yonatan nataniel 248.88.
(photo credit: IDF)
Since the beginning of Operation Cast Lead, the Bnei David Military Yeshiva, located in Eli, a settlement in Samaria, has known both joy and sorrow.
In one of the first casualties of the war (Capt.) Yoni Netanel, 26, a graduate of Bnei David, one of hundreds presently fighting in Gaza, was killed by friendly fire.
He is survived by Ziona, his wife of one year, and their three-month old daughter.
There is also celebration. Three boys and a girl have just been born to Bnei David graduates all presently fighting in Gaza.
In some cases, the husbands were unable to be by their wives' sides for the births. (Lieut.) Matanel Maliach, who serves in the Givati Brigade's Reconnaissance Company, heard about the birth of his daughter while on duty in Gaza.
Edna Nechama's husband, Hezi, barely arrived in time for the birth, returned to battle immediately afterwards, and appeared again in Eli for the circumcision, before heading back to Gaza.
"It is no big deal," said Edna. "His not being home is not new for me. I support him totally and I don't expect him to stay home. He has an important job to do."
Hezi will soon be promoted to Lieutenant Colonel, when he will take command of the Givati Brigade's Reconnaissance and Demolition battalion.
SINCE ITS founding 21 years ago, Bnei David has graduated 2,200 young men from its one-year, pre-military program. Over half of them became officers, the vast majority in combat units. More than 100 went on to become middle-to-high ranking career officers in combat units.
Many are fighting in Gaza.
Ofer Vinter is the commander of the elite urban warfare unit, Duvdevan. (Lieut.-col.) Avi Blut is commander of the Paratrooper Brigade's Battalion 101. "G." is the commander of a squadron of Apache fighter jets. Dozens of other Bnei David graduates are serving in command positions.
Bnei David is producing some the IDF's most outstanding career officers, sparking a literal revolution in the role of religious-Zionist men in the IDF. According to informal data (the IDF does not have separate data on religious soldiers), anywhere between 30 and 50 percent of graduates from officers' training courses are wearers of "knitted kippot," at a time when their percentage of the total population is around 10-15%.
But no less important has been the impact on religious-Zionist women, who have had to support the military careers of their husbands. These women have had to cope with the long stretches of separation, while knowing the day-to-day dangers of combat service faced by their husbands.
Over the years, Eli has created an entire support system to help career officers' wives cope with the emotional and logistical difficulties of raising large religious-Zionist families, while their husbands are off dedicating most of their waking hours to protecting the country.
"This afternoon, I had to pick up one of my children from kindergarten," said Edna Nechama, who gave birth less than two weeks ago. "I have a one-and-a-half year old in the house who I am not allowed to lift. So I called Sussa."
"Sussa" is the nickname for Ya'acov Elkana Yosefov, a Bnei David graduate who receives a salary from the Yeshiva to run errands, fix things, or do anything the husbands normally do for their wives. Sussa arranged to have someone pick up Edna's child from kindergarten.
Ilana Peretz, whose husband, (Maj.) Elad, is commander of the Paratrooper Brigade's Demolition Company, said that she and her husband moved to Eli six months ago, because they needed the support offered by Bnei David.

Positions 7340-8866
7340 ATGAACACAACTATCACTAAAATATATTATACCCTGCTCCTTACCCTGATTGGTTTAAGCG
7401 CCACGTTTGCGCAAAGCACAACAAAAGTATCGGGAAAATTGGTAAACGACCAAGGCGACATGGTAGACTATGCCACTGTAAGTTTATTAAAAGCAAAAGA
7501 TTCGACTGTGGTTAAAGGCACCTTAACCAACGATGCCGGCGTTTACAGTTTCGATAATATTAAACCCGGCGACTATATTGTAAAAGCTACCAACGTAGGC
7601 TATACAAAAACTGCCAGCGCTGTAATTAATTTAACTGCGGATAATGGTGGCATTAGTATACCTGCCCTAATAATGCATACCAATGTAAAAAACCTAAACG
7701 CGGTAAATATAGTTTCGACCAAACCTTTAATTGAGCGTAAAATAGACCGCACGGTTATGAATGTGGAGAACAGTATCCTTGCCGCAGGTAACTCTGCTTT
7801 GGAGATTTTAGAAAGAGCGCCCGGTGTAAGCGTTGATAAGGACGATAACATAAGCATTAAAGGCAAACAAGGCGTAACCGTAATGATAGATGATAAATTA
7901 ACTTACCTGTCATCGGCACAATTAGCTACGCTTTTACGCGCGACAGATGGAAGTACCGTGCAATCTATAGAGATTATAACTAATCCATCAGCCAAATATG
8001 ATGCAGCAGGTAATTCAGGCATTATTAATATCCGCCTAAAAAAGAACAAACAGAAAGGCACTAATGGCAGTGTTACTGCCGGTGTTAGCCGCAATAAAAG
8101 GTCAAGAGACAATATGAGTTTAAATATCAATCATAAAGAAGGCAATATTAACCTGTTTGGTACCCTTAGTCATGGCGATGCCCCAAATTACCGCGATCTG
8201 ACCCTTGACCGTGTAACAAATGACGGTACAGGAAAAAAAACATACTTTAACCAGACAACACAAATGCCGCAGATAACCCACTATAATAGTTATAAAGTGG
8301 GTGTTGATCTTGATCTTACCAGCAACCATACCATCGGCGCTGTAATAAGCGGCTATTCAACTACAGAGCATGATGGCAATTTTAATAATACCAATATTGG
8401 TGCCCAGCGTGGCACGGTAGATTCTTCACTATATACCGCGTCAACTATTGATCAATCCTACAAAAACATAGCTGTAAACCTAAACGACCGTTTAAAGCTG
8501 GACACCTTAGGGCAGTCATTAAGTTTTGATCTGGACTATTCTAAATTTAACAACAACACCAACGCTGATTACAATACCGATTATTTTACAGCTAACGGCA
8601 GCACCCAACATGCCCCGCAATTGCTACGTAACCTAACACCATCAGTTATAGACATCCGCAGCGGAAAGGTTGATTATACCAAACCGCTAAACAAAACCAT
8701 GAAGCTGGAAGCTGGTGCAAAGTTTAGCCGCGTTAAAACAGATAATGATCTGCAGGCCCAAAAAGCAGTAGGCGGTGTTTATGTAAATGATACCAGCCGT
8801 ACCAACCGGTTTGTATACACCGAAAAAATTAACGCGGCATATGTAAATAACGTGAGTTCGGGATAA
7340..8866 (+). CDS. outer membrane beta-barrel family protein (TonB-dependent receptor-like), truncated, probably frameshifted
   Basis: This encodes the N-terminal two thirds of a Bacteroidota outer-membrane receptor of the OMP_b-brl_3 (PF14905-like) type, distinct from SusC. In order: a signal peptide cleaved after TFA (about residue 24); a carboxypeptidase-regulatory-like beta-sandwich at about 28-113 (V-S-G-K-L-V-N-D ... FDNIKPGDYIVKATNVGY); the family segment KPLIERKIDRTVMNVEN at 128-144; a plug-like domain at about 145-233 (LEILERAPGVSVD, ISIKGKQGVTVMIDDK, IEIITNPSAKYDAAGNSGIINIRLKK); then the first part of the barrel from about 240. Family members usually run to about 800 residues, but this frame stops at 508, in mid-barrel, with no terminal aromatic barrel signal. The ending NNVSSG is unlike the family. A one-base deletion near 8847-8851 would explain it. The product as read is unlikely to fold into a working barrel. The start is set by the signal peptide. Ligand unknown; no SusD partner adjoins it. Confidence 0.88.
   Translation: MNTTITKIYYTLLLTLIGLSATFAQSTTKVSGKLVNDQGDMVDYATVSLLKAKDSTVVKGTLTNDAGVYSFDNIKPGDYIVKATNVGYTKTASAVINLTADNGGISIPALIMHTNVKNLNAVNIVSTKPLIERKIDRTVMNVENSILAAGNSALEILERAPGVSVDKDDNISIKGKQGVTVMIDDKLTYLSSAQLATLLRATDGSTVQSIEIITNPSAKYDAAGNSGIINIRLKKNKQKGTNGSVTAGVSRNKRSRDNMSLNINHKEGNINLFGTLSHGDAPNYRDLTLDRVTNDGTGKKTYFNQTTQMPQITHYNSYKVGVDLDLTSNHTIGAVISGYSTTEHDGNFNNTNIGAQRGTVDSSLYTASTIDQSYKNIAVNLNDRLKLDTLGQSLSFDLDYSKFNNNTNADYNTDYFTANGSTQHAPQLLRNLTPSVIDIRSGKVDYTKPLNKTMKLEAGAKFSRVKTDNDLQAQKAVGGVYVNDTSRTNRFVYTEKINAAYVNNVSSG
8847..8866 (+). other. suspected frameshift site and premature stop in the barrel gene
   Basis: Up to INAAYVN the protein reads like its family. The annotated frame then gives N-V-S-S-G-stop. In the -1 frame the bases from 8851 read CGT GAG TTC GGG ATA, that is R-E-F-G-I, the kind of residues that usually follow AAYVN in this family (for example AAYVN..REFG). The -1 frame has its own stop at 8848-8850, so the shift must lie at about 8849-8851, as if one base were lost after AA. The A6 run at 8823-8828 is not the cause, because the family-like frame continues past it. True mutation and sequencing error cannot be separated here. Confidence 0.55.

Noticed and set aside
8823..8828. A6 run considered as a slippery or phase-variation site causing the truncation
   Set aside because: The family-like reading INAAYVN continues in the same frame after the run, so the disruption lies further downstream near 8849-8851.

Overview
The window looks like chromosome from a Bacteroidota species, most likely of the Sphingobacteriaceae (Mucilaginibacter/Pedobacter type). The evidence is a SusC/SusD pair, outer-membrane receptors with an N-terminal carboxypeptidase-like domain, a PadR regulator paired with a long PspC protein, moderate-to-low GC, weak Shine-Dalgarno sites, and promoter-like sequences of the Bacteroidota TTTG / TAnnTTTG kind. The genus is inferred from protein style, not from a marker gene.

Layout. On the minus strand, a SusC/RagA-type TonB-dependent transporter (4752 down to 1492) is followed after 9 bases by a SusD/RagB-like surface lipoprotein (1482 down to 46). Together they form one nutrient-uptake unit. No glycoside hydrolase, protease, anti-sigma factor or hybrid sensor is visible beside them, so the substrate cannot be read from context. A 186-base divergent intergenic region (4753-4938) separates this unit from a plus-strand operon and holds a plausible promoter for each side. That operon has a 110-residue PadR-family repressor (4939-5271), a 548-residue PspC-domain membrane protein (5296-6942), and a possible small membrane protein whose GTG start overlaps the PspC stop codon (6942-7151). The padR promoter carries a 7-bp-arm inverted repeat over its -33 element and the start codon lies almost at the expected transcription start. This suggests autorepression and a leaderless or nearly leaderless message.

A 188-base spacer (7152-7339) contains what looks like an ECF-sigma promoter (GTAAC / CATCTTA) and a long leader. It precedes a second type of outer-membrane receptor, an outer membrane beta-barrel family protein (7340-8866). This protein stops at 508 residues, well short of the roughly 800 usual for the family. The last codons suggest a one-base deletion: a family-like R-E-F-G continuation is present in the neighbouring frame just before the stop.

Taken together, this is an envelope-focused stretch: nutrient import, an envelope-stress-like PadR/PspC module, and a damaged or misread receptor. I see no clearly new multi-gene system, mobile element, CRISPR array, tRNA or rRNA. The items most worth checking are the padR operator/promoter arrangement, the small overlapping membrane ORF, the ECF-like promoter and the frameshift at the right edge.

ALTOGETHER THERE are about 70 families headed by career officers living in Eli. Most of the husbands are graduates of Bnei David. Most are presently serving in Gaza.
"Many women are not cut out for this way of life," said Ilana, who has three daughters. "Others have the strength. I know that I would not be able to manage without all the support I get from my parents and from the community here in Eli."
Ilana said that, in addition to Sussa, there was also a lot of spiritual and emotional support. Group trips are arranged for the families of career officers, and special workshops on child rearing are offered.
Every week, various rabbis give inspirational talks that combine religious
faith with Israeli patriotism. Last week, OC Chaplaincy Brig.-Gen. Avichai Ronzki spoke to the women.
"If not for the faith, the classes, the Torah values instilled in us, all the ideals and the belief in this way of life, the general atmosphere here that is so supportive of the IDF and the state, I do not think I would be able to do it," he said.
Rabbi Eli Sadan, founder of Bnei David, has been a public activist for his entire adult life. He established Keshet, the first Gush Emunim-backed settlement in the Golan Heights in the 1960's. He fought for Soviet Jewry in the 1970's, together with Avital Sharansky. With Bnei David, he is creating a new cultural reality.
"If you want to start a grassroots movement, if you want to set in motion social processes," he said, "you have to form a new culture, a new set of values that is felt deep in the soul and shared by society. Bnei David is creating a new cultural reality that emphasizes sacrifice for the Jewish people, of taking responsibility for the Jewish people. Women are central to this new cultural reality. For hundreds of men to serve as career officers in combat units, hundreds of women must be willing to stay at home and bring up children, while knowing the dangers."
Ilana Peretz admitted that sometimes she thought of the possibility of losing Elad.
"God forbidâ€¦It passes through my mind. But I try to think positively," she said. "Sometimes I cry. It is only natural, since I miss Elad so much sometimes. But I don't cry out of weakness or depression - just because I miss him. There is a feeling right now that the entire nation is behind the soldiers, and that gives me strength."
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